For most of us, a smell is more than an aroma – it’s a memory. When a breeze blows the smell of lilacs in the air in late spring, maybe it reminds you of your childhood. Or, chocolate cookies baking in the oven can remind you of your mom’s kitchen.

These feelings are not a coincidence – there’s actually a science behind why we treasure certain fragrances. Our olfactory reaction is connected to the emotional center of our brain, causing an outpouring of fuzzy and warm feelings. In contrast to taste or touch, scents are directly correlated with past experiences.

While they have powerful memory-prompting powers, some scents can also do remarkable things for our mind and body. The following are some scents that can make a positive impact on our daily lives…

*    Vanilla Can Elevate Your Mood

In a study published in the Proceedings of ISOT/JASTS 2004, researchers found that inhaling the scent of vanilla beans elevated participants’ feelings of relaxation and joy. The results were measured through mood mapping, which included emotions ranging from happiness and stimulation to irritation and apathy.

*    Lavender Can Help You Sleep

Not only can the scent of lavender calm the mind and body, it has the ability to help treat insomnia. Researchers found that the fragrance helped ease sleep problems and depression in college women. Some people keep lavender oil next to their bed, and inhale it before going to sleep.

*    Pumpkin Can Be an Aphrodisiac

The scent of pumpkin has been found to be an aphrodisiac, particularly for men. The Smell and Taste Treatment and Research Foundation found that 40% of men tested responded positively to the scent of pumpkin mixed with lavender.

*    Pine Can Reduce Stress

In a Japanese study, participants who walked through pine forests reported significantly lower depression and stress levels. The research also found that participants who were anxious, had a greater feeling of relaxation after smelling pine. Maybe the scent of pine contributes to cheer around the holidays.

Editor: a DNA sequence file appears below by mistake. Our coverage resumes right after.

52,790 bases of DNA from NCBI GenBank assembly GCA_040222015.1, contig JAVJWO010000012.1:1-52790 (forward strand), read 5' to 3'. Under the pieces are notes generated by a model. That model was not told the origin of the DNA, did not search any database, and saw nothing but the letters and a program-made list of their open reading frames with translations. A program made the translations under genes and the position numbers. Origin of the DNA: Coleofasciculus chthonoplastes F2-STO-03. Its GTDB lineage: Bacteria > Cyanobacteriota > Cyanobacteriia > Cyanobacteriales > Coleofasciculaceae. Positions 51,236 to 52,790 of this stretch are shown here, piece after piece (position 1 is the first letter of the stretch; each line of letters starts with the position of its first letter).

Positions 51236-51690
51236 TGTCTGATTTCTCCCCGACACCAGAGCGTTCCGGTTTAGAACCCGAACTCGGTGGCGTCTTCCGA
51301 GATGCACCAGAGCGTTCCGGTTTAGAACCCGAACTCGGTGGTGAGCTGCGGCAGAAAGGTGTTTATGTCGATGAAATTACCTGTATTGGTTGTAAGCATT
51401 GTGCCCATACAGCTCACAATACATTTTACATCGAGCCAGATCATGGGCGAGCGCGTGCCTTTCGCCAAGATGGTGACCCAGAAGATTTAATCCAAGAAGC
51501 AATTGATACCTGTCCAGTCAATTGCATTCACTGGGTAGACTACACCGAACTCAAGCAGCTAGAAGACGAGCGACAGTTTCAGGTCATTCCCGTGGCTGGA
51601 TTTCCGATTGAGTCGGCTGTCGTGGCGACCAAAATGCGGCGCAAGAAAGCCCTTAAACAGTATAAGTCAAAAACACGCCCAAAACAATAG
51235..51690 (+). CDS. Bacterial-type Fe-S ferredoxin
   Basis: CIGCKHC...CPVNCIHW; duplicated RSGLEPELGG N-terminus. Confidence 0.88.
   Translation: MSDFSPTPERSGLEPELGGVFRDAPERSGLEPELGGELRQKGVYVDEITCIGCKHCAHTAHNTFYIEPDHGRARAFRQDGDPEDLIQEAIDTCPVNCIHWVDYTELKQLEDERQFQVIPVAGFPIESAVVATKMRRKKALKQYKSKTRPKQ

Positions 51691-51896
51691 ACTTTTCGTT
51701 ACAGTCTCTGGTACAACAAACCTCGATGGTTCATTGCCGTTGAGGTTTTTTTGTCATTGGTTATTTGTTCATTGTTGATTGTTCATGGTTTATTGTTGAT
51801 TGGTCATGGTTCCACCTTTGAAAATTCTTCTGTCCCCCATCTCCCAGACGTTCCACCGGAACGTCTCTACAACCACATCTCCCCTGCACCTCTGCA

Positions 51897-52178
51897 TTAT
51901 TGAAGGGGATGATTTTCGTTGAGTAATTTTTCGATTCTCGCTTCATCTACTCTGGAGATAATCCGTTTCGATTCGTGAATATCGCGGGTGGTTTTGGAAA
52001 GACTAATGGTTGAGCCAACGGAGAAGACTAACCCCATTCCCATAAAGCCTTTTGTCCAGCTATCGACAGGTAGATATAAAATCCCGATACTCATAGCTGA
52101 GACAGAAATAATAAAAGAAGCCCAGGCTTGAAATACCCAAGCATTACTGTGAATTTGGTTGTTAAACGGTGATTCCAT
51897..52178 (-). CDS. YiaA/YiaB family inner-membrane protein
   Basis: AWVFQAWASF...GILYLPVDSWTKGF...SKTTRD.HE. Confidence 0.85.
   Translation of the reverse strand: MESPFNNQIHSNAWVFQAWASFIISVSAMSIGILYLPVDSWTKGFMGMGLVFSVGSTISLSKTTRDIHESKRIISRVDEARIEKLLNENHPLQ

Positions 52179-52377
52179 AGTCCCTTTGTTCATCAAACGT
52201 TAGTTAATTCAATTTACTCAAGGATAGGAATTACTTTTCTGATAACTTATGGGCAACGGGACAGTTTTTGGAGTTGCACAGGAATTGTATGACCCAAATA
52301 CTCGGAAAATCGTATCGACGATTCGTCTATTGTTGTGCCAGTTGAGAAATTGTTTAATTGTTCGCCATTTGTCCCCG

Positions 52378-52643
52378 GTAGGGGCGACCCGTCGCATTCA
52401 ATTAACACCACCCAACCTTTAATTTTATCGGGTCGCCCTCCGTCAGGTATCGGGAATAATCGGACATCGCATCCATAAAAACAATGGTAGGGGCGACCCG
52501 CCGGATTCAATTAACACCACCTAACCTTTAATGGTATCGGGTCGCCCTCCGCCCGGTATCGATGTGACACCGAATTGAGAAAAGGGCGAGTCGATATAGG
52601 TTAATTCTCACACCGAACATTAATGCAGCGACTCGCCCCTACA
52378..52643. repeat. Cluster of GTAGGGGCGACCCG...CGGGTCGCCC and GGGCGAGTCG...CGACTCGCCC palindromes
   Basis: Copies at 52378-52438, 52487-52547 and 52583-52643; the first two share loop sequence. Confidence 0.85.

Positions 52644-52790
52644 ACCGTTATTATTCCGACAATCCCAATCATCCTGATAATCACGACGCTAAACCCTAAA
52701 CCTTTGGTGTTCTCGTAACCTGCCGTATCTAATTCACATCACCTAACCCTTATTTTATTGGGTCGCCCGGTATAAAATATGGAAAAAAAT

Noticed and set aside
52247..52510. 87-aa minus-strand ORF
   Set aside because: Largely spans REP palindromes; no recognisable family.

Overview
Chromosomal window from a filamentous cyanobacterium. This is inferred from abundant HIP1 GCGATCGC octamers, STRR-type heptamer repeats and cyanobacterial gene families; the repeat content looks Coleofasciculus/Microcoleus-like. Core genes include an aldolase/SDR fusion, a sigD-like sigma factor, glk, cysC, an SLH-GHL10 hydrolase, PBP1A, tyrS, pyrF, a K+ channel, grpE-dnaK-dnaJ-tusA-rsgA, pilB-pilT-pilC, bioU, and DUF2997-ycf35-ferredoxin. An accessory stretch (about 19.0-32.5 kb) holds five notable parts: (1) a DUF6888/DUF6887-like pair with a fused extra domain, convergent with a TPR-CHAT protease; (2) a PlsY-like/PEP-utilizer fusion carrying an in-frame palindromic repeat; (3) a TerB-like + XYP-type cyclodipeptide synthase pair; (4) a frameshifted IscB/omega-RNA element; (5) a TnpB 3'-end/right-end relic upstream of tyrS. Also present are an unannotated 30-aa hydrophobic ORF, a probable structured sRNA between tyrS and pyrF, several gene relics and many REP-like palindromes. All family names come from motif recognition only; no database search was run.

*    Jasmine May Help With Depression

The tiny, but powerful jasmine flower was looked at in a 2010 study. It found that inhaling jasmine oil helped give participants a sense of alertness, as well as leading to an uplifting mood.

*    Apples and Migraine

It’s possible that an apple scent may ease a migraine. A 2008 study found that after sniffing the fragrance of an apple, participants saw a reduction in their headache symptoms, as well as shortened episodes. In another study, the smell of a green apple helped to control feelings of anxiety during stressful moments.

*    Cinnamon Can Sharpen the Mind

This appealing scent may boost brain power.  Researchers from Wheeling Jesuit University studied participants and found that those who smelled the scent of cinnamon improved in cognitive functions including working memory, attention span, and visual-motor response.

*    Fresh-Cut Grass Can Make You Happy

Researchers have found that a chemical released by a newly-mowed lawn can make people feel relaxed and joyful. The smell seemingly is so powerful that neuroscientists came up with a perfume and air fragrance that matches it so anyone can reap the benefits of the scent – no lawn required.

*    Peppermint Can Aid in Concentration

The invigorating smell of peppermint can aid in concentration. It can also trick the brain into thinking that it has alleviated stuffy naval passages when you have a head cold.     4/26/14



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